Unsung Heroes of the Scientific Process: Risk Assessments

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Unsung Heroes of the Scientific Process: Risk Assessments

July 25, 2023 | all blog |

Science, particularly in the environmental management world, can sometimes feel like a series of box checking steps. But miss one box and an entire project could fail or a regulatory agency could come calling. The penalties for cutting corners or missing a step are steep, making an overall project strategy and approach a critical component in a projects’ success. In this installment of our Unsung Heroes of the Scientific Process Series, we’re taking a look at Risk Assessments.

In a nutshell, Risk Assessments and their guiding strategies and taskmasters keep projects safe, on track, and on budget. These decisions impact timing, financial investment, and sometimes drive the state-of-the-science for an industry. They are so important to the project process that we can safely say that anyone working anywhere in the vast network of our chemical industries, from pharmaceuticals to personal care products to agricultural projects and beyond, has, at some point, worked under the guidance of a Risk Assessment Strategy. 

But what goes into a Risk Assessment Strategy? While exact details will vary by industry and project goals, there are fundamental steps that, together, create a seamless project path. For instance, regardless of the industry, the classic Risk Assessment process begins with a problem formulation. This step first questions whether there are risks associated with the project before specifying what risks are involved. Once identified, the strategy then tackles and defines the approach for answering said risks, including endpoints. 

Next, any hazard identifications can take place. These identifications will guide the focus for potential risks to humans and ecological compartments. Hazard and exposure assessments are then conducted to characterize the toxicity endpoints and estimate the expected exposure concentrations. A risk characterization combines the factors of both hazard and exposure in order to quantify risk.

Once risk has been characterized, the Risk Assessment will strategize steps for managing any issues identified, through management, mitigation, refinement, etc. This process is typically ever-evolving. Typically, a chemical risk assessment does not have a clean start and finish due to 1) regulation changes, 2) chemical uses changes, and 3) technology changes.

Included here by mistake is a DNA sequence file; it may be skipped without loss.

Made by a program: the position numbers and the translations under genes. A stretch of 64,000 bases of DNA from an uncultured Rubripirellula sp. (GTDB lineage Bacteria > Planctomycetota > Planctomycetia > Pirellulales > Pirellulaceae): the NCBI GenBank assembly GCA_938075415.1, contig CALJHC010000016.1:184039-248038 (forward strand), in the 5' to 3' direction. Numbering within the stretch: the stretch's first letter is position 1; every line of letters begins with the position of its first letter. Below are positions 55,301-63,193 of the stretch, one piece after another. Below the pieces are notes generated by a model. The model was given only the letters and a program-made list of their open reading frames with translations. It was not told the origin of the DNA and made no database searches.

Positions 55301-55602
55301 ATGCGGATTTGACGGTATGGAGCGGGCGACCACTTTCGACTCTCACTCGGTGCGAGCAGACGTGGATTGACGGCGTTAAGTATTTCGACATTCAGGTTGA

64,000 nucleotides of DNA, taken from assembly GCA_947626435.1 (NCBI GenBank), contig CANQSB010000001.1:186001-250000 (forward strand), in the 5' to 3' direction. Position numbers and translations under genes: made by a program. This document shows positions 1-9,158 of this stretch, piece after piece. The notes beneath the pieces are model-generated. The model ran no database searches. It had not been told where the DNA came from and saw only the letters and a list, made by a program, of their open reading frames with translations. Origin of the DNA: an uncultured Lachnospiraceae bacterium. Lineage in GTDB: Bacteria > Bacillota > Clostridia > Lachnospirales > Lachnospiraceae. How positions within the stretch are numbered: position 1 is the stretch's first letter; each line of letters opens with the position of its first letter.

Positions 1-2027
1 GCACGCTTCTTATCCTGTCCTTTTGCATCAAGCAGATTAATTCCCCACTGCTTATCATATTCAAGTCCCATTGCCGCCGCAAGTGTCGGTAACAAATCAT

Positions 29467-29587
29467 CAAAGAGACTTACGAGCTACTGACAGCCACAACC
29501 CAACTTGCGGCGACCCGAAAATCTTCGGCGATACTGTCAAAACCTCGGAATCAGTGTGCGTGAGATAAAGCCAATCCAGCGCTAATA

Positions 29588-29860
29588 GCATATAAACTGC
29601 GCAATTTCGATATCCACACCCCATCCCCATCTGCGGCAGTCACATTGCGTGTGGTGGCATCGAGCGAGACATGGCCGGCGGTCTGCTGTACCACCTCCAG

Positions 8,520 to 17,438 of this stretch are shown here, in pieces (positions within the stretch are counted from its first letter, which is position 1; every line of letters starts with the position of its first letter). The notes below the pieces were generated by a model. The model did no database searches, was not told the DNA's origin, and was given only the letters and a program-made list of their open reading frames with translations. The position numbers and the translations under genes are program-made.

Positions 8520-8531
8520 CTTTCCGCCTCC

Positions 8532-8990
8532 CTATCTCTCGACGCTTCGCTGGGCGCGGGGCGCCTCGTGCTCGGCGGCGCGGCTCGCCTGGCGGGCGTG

A Risk Assessment Strategy is not a single use report. There are times when it is important to revisit a Risk Assessment for modifications, or re-registration and, at that point, it it is imperative that the user has a thorough understanding of existing data, data quality, and the regulatory landscape. For example when clients ask our Waterborne scientists to revisit their previously created Risk Assessment Strategies, we most often discover:

  • Opportunities for waiver arguments in place of conducting an expensive and time-consuming laboratory study, saving hundreds of thousands of dollars. 
  • Data gaps that would have led to delays with regulatory agencies down the line. 
  • Novel approaches or bridges between chemical types or concepts. In these cases, communication with the regulatory agencies and influence by expertise is critical.

Given the above it’s easy to see how Risk Assessments and their strategies are unsung heroes within the scientific world. Their process seldom ends; as chemicals and industries change, so must their respective Risk Assessment Strategies. By following their steps and periodically recalibrating the plan, companies can continue to navigate the complex regulatory world.

We have experience with multiple regulatory agencies and have been successful at developing tools and applying risk assessment concepts across industries and agencies.